Loch Ness Monster Essay Research Paper Chris

Loch Ness Monster Essay, Research Paper

Chris Stott

Images of Nature

Nearly 1000 feet deep and 24 miles long, Scotland’s Loch Ness is believed by many to be home to the unidentified aquatic creature affectionately dubbed “Nessie.”

Since the larger public first became aware of the monster in 1933, the Loch Ness beastie has become an international media star, her most recent appearance on a commemorative stamp recently issued by the Maldive Islands. Nessie has attained the status of a classic phenomenon and her popularity endures. No other monster is as tied in with a country’s image as Nessie is with Scotland. Nessie has been featured in hundreds of newspaper and magazine articles, dozens of books, and has starred or co-starred in several feature films and innumerable documentaries, including an upcoming major studio release. She is arguably the best known cryptozoological creature in the world.

Nessie is certainly one of the most-sighted monsters in the world. At the age of 63, Nessie has lost none of her charisma. She often appears in advertisements (usually selling beer and spirits), is the object of sonar searches of the Loch, and/or is exploited by public relations people cashing in on her ability to attract the international mass media. And there are new sightings of the old girl every year.

If Nessie is proven to exist, British bookmaker William Hill faces a payout of over ?1 million (over US$1.5). Nessie might be worth over a million to those who gamble on her existence, but to Scotland the monster has been worth millions a year as its premiere tourist attraction. Nessie has certainly come a long way since her birth in the 1930s.

There are many negatives in the search for lake monsters. Despite many credible eyewitness sightings, no live monsters have been caught after innumerable attempts in their respective lakes. No carcasses have ever been found that might be anything other than recognizable animals. It is a fact that giant nets, submarines, underwater cameras, sonar, and loch-side crews of observers have all failed to come up with the solid evidence that will prove to the world that there is a Loch Ness Monster.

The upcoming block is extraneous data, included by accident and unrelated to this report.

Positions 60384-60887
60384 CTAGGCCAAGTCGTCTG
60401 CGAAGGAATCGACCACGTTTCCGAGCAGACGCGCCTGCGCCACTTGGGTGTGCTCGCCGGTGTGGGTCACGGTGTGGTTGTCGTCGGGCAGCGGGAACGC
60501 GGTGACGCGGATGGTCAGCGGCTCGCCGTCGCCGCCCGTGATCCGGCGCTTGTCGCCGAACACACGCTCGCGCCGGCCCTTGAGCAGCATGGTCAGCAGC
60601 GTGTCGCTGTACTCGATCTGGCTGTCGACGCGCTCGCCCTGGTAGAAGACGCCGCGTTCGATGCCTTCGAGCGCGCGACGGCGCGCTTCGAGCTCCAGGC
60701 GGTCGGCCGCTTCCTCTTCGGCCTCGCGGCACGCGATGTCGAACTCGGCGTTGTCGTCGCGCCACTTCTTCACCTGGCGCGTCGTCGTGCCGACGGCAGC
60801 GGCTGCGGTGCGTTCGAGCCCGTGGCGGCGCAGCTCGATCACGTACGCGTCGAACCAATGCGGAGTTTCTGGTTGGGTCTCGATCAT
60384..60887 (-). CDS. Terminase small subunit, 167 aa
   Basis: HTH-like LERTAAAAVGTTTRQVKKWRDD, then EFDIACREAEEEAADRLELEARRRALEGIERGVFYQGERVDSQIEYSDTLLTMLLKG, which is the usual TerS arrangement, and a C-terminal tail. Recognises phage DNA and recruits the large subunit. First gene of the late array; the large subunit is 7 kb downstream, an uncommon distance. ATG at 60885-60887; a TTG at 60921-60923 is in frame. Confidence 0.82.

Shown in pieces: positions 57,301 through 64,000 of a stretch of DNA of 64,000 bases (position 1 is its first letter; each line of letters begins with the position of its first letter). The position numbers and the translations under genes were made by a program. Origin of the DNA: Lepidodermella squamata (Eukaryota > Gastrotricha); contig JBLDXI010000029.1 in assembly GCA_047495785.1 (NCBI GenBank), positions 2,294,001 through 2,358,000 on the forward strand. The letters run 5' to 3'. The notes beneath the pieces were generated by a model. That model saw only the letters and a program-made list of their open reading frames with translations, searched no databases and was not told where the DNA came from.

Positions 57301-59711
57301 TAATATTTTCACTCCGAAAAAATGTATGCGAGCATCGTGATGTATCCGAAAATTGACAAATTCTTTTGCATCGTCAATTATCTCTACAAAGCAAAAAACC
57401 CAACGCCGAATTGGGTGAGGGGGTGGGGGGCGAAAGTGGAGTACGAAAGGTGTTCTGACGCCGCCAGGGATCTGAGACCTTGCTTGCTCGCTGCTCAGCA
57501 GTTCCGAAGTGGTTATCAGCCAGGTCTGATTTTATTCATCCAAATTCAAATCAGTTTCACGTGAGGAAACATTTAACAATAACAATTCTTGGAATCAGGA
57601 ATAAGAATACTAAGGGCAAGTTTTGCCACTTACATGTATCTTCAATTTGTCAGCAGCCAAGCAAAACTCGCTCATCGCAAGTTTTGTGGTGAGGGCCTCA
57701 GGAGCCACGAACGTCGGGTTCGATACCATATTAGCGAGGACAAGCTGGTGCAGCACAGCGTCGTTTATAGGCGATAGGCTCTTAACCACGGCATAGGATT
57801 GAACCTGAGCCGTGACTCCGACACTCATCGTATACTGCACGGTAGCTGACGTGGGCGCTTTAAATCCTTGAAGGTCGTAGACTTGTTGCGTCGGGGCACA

On the other hand, the great number of eyewitness sightings–which show no signs of abating–make it hard to easily dismiss Nessie, who remains the Queen of all lake monsters.

Most of the Nessie witnesses describe something with two humps, a tail, and a snakelike head. A V-shaped wash was also often mentioned, and such details as a “gaping red mouth” and horns or antennae on the top of the creature’s head were sometimes noted. Nessie’s movements have been studied, and the films and photos analyzed to determine what Nessie might be, if she exists.

There are numerous theories as to Nessie’s identity, including a snake-like primitive whale known as a zeuglodon, a type of long-necked aquatic seal, giant eels, walruses, floating mats of plants, giant molluscs, otters, a “paraphysical” entity, mirages, and diving birds, but many lake monster researchers seem to favor the plesiosaur theory. Most scientists believe that these marine reptiles have been extinct for 60-70 million years, but others think it possible that after the last Ice Age the Loch may have been connected to the sea, and some of these dinosaurs may have been stranded. Others, like David Hall, feel that lake monsters could not possibly be plesiosaurs since plesiosaurs were cold-blooded reptiles that would have preferred warm oceanic currents to cold Scottish Lochs.

And we cannot afford to ignore the fact that sometimes Nessie is a hoax. Only one thing is certain about Nessie: that there are as many theories about her identity as there are theorists.


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